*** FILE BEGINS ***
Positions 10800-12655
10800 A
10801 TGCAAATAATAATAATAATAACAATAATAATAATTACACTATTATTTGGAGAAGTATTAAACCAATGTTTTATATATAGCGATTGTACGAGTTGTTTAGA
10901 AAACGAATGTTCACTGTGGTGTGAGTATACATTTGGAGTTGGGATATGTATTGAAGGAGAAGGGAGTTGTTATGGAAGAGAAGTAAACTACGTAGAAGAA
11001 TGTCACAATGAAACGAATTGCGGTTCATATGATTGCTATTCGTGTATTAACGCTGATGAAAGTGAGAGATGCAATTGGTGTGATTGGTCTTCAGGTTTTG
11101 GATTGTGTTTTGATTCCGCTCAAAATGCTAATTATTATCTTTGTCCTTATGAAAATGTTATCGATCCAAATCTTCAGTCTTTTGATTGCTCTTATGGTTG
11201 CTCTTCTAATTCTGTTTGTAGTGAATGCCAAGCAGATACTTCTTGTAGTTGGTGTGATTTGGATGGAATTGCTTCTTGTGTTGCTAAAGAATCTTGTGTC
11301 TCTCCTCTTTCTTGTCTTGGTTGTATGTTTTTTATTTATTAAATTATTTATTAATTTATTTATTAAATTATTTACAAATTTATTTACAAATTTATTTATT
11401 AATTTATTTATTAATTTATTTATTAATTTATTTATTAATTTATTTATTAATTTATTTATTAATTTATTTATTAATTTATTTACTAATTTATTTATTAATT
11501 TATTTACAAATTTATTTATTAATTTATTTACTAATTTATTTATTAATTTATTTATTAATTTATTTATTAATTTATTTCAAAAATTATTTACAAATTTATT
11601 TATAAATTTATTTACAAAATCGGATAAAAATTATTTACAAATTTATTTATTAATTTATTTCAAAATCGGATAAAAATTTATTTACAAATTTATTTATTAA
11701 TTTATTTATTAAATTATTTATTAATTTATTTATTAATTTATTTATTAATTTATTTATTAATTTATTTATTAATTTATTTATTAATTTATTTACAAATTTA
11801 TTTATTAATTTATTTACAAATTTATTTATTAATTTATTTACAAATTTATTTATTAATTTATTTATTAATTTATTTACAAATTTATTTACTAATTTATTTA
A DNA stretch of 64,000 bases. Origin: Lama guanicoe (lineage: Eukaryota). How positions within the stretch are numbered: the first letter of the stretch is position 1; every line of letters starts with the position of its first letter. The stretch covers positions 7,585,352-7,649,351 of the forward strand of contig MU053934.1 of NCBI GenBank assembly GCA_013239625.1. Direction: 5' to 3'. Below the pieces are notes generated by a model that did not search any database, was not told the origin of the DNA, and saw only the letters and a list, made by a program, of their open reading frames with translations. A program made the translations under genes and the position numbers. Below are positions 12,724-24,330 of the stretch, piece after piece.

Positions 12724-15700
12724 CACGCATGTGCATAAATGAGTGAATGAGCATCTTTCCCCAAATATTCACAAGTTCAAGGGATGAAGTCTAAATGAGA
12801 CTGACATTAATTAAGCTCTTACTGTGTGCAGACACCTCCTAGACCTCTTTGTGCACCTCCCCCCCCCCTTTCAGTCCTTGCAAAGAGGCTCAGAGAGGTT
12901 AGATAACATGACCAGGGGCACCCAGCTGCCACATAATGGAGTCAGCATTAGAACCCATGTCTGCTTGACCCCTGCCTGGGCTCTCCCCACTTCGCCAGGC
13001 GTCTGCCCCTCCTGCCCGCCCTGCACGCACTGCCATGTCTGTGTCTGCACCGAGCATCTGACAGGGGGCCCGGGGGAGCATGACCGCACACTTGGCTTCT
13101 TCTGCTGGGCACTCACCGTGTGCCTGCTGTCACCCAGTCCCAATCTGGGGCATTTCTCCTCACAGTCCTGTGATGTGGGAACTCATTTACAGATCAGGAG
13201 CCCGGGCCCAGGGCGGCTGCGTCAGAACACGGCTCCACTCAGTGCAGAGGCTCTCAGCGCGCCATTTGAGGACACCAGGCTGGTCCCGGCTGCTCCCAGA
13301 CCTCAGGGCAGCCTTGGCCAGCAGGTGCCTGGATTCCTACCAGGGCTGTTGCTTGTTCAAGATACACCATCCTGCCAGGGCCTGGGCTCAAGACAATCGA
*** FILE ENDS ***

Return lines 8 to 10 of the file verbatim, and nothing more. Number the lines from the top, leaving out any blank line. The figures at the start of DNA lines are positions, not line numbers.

11301 TCTCCTCTTTCTTGTCTTGGTTGTATGTTTTTTATTTATTAAATTATTTATTAATTTATTTATTAAATTATTTACAAATTTATTTACAAATTTATTTATT
11401 AATTTATTTATTAATTTATTTATTAATTTATTTATTAATTTATTTATTAATTTATTTATTAATTTATTTATTAATTTATTTACTAATTTATTTATTAATT
11501 TATTTACAAATTTATTTATTAATTTATTTACTAATTTATTTATTAATTTATTTATTAATTTATTTATTAATTTATTTCAAAAATTATTTACAAATTTATT